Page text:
As these diploids are relatively stable, usable levels of segregation require some method of stimulating the loss of chromosomes. It is presumed that loss of one chromosome leads to a transient aneuploid, which rapidly resolves into a true haploid - aneuploids are known to grow very poorly, and the spindles of aneuploids may also tend to lose surplus copies. We have had the most success with the microtubule-disrupting drug thiabendazole, either on SM agar as used previously or in axenic culture. Benomyl (aka benlate), which was in the past used rather more frequently than thiabendazole, is very weakly soluble in aqueous solutions and is thus tricky to use in axenic cultures.

Because aneuploid cells can give some very confusing results, it is very important to make sure that segregated haploids are truly clonal. The colonies that grow up on SM agar/thiabendazole are usually not clones, but rather sectored progeny of one aneuploid cell, so segregants usually need to be recloned on a second plate before testing. If you want to be totally sure, reclone twice, but this is probably excessive for normal use. When cells are segregated in liquid medium we usually grow them for several days after thiabendazole is removed. This allows them to resolve fully into haploids, as well as recovering from the thiabendzole treatment.

Segregation in axenic medium has several potential advantages. It may end up quicker, and it's possible to select particular progeny. For example, when trying to segregate a diploid containing a heterozygous knockout, you can include blasticidin in the medium. This ensures that haploids containing the wild type copy of the gene don't survive, while disruptants are OK. This can be invaluable when selecting for mutations which cause slow growth. However, we have found the proportion of haploids that arise to be much lower than when segregation is performed on SM plates.

At each stage, the ploidy of haploid segregants should be checked before using them for anything involved. The simplest way is to check that they won't grow under the conditions used to select diploids (ie they're thyA- or pyr56- or neoS as appropriate). A more demanding test is to check the number of chromosomes by cytological staining with DAPI. The protocol below works well and simply so long as you have decent microscope optics.

Making double mutants

Diploid genetics can be used to generate recombine several existing gene disruptants to make a multiple knockout. In particular, this can allow creation of multiple knockouts with only one selectable marker (usually Bsr). This only works at present if the disrupted genes are located on different chromosomes.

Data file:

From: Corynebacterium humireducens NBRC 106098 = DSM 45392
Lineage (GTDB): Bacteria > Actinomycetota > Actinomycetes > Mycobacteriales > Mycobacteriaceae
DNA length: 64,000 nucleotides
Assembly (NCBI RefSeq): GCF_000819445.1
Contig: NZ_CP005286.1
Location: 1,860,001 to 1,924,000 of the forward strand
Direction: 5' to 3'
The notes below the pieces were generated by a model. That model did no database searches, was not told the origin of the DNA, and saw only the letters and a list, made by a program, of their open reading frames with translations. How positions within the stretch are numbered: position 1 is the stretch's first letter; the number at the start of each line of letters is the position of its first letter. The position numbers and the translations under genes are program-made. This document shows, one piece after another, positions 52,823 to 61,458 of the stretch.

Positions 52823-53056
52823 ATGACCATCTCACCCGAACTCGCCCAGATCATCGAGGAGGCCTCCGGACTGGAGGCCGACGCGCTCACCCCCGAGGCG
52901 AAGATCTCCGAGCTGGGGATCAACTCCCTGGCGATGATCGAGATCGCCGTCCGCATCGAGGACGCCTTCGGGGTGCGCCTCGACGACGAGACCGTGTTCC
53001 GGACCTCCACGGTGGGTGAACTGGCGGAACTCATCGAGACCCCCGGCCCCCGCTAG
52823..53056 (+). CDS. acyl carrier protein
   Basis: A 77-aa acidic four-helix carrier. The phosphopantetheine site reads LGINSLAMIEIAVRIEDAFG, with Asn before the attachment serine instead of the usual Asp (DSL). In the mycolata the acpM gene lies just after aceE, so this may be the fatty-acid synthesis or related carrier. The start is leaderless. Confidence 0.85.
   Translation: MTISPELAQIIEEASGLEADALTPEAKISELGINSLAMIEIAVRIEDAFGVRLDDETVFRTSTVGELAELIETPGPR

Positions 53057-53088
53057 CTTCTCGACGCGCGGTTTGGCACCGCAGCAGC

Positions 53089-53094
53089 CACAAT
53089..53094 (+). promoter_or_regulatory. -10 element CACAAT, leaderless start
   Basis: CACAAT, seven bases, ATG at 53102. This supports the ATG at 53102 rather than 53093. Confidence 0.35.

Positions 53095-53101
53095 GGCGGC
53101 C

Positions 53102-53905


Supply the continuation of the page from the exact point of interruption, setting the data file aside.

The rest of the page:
One way of approaching this task is to make initial knockouts in a JH10/DH1 diploid background. After segregation, all progeny are then immediately ready to recombine. However, to incorporate existing mutants into diploids, one of the "universal parents" is needed. IR110 and IR120, in which the thyA gene is disrupted using G418R and hygR respectively, can be crossed with any neo- or hygromycin- sensitive, thyA wild-type strain (normal unmodified AX3 will do nicely). Diploids are generated by mixing as before, and selected in HL-5 + G418 or hygromycin in the absence of thymidine. These may then be resegregated to haploids in the presence of thymidine and G418/hygromycin, together with the marker used to generate the knockout (usually blasticidin). This will yield "universal parents" containing the desired gene disruption, which can then be crossed with further disruptant strains. This cycle can be repeated as often as needed, to give up to sextuple knockouts (one per chromosome).

Two complications:
(a) Once you are selecting haploids containing double or multiple mutations, blasticidin will only select away recombinants containing no disruptions at all. Single and double knockouts are equally blasticidin resistant. To separate double from single mutants, you'll need an effective screen; we usually use PCR screens which positively identify each insertion.
(b) the thyA gene is located on chromosome 3, so disruptants of genes located on Chr. 3 will not recombine to give "universal parents". Strains including a knockout of a gene located on Chr. 3 must therefore be added last, and haploid multiple knockouts selected without adding thymidine or G418/hygromycin.



Fusion of haploid cells & selection of diploids

  1. Mix 5 x 106 cells of each parental strain together in 10 ml HL-5 containing any nutritional additions required (e.g. thymidine or uracil). Do not include any antibiotics for selection (G418, hyg, blast). Shake slowly in a flask overnight. In parallel, you should also shake control flasks containing 5 x 106 cells of each parent alone in 10 ml of the same medium.

  2. Label 5 Petri dishes : one diploid plate, two negative controls and two positive controls. The negative controls show that the selection is working and nothing can grow from either parent alone. The positive controls show that your selections are not too severe (a serious worry, given that the G418 and hygro knckouts are rather weakly antibiotic-resistant, and that the quality of FM medium is variable). It's worth keeping the negative controls for the duration of the experiment just to be sure that haploids can't creep through the selection. Later, when you get confident, you can omit the positive controls, but never miss out the negatives.